I met Ryan Kibby a couple years ago at Eleven Bar in West Hollywood. At the time, he was playing Shea, the deceased lover of Bryan (who was played by a friend of mine) on the web series “The Cavanaughs”. I had become a fan of the show, written a couple pieces about it and can now admit to having been a bit star-struck at seeing him in person. As the fourth and final season of the show was underway in 2012, I interviewed Kibby for the now-defunct So-and-So Profiles (which will hitherto be called "The Terrence Moss Interviews").
Kibby’s latest project, “Biology”, is screening at the International Film Festival of Cinematic Arts in Los Angeles on October 12th at the Acme Theatre on LaBrea Avenue. So I culled the archives for this never-before-released interview from just before my life went to pot and I went up to the Bay Area for a few months.
1. When, where and how did you decide to become an actor?
I actually wanted to be in a band and I was on tour with this one band, Aiming for Angels, where I was the lead singer. I lived in New Jersey at the time but we were touring in Orange County [California].
I was standing in line for ice cream and this guy came up to me. He was an agent from New York but was out in California for some scouting event and was basically scouting me right off the street.
“Hey, you have a great look,” he said. At the time I had eyeliner on and tight black jeans. He asked me about acting. I actually was in a feature film previously, but I never thought about it in the professional sense.
“I’d love for you to come in,” he said, but I wasn’t really sure what was up.
“Just come into my office. And bring a few headshots,” he told me. I didn’t even know what a headshot was.
My band was done once we got back home. So I went up to New York to visit his office. I brought in these rocker pictures for headshots. He was a big-time commercial agent and sent me out on a few commercial auditions. My first was for Cascade. I got a final audition, but they went with someone else.
When the commercial came out, the dog got more air time than the kids so I didn’t care.
2. What wound up being your first role -- professional or otherwise?
The first role I consider was this feature film called Frame. I was the lead. His name was Connor Young. It was a dramatic thriller where it follows me around like that film Brick with Joseph Gordon-Levitt. At the end -- you’ll probably never watch it -- I wound up being the bad guy. It premiered at the Ritz movie theatre in Philadelphia, Pennsylvania. My mom was in the audience and she cried.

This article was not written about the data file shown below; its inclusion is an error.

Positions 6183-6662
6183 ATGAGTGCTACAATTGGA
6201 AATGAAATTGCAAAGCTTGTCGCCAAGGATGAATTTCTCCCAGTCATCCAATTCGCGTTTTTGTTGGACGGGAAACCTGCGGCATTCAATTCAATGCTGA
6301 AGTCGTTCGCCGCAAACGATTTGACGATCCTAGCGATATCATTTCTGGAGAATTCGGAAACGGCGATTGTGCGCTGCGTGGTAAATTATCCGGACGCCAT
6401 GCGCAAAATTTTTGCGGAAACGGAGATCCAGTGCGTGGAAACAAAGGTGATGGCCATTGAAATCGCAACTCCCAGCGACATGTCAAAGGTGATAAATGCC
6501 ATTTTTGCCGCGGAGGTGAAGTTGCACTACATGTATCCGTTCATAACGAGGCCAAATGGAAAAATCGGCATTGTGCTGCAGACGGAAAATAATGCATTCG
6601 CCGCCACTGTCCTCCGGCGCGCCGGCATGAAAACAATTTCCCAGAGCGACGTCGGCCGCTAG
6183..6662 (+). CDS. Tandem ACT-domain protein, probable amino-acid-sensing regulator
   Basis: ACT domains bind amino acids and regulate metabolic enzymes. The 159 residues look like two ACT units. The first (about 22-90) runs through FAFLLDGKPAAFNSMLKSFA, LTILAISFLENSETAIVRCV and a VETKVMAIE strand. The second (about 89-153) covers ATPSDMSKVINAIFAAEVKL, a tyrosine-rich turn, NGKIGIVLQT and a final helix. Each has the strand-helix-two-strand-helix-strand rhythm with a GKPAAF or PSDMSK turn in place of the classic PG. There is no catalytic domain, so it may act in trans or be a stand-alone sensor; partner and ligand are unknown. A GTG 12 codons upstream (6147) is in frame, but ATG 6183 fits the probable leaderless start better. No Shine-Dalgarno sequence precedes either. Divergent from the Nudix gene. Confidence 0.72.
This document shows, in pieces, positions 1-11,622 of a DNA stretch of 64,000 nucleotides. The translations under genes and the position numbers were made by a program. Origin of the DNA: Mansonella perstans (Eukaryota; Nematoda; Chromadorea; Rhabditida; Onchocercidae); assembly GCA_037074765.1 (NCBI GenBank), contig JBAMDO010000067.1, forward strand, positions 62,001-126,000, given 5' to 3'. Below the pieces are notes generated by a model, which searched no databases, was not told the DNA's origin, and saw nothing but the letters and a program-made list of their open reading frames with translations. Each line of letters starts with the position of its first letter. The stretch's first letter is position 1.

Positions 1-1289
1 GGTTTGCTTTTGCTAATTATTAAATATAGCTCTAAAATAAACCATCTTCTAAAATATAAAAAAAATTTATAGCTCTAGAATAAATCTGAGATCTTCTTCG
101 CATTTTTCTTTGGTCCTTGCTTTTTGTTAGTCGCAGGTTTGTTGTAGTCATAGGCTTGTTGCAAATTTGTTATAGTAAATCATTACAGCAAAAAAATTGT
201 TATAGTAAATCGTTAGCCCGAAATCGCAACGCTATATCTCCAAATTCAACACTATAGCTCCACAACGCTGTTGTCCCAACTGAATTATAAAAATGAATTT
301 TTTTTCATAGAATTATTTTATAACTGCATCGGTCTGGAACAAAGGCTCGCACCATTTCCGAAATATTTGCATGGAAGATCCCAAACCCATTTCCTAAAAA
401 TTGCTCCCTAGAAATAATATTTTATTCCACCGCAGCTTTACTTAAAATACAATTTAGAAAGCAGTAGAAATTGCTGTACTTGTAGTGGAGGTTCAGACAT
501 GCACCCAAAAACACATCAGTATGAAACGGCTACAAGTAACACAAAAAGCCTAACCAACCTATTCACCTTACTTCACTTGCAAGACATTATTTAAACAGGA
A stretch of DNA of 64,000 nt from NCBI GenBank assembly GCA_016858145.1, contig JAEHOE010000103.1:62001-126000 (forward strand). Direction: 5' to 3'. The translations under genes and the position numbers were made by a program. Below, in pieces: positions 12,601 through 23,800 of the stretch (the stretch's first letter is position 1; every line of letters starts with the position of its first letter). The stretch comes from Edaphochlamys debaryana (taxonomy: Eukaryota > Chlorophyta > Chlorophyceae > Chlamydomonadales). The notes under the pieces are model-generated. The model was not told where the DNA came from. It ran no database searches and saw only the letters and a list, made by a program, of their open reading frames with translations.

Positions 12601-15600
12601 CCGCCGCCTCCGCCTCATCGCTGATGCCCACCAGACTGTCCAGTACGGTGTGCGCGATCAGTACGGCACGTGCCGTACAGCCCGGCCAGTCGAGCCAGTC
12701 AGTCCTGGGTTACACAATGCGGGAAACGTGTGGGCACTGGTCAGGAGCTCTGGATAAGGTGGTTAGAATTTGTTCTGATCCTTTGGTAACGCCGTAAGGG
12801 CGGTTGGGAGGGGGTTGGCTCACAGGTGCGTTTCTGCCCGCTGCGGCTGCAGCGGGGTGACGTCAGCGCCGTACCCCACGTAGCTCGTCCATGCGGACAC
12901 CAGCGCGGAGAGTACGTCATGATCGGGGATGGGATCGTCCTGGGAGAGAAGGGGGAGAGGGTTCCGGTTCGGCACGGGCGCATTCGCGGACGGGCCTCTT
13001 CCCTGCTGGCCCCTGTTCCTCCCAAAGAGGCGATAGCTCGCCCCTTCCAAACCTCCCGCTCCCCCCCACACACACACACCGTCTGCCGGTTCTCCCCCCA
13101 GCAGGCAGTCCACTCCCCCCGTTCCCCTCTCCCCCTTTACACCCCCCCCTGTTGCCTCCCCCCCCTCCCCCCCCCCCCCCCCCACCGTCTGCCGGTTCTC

Then my parents started pushing me in the acting direction instead of the band direction, but I was so rebellious I just went with the band. I probably should have went with the acting, which I did later.
Listen to mom. She knows best.
3. What kind of roles do you like to play?
Anything challenging. I like introverted characters with a lot of stuff going on.
4. What is your dream role or type of role?
The Riddler. If Christopher Nolan made another Batman, I’d like to play the Riddler. If you watch the old Batman TV shows, the Joker is the main nemesis of Batman but the Riddler is a maniac. I’d love to play that.
And Gambit from X-Men. I’d have to get a French accent for it though. I like the idea of throwing cards and having them explode. If I could do it in real life, that would be amazing. But I’d use my powers for good only.
5. How do you describe your style of acting?
Moment to moment. Just trying to be as vulnerable as possible. I like thinking the character’s thoughts while I’m acting and instead of just line reads, trying to make it as organic as possible.
6. If a TV series was built around you, what would it be like?
A comedy. It would be a comedy. A romantic comedy about a flirtatious, promiscuous guy.
Who else would you cast?
I’d cast you.
As one of the love interests?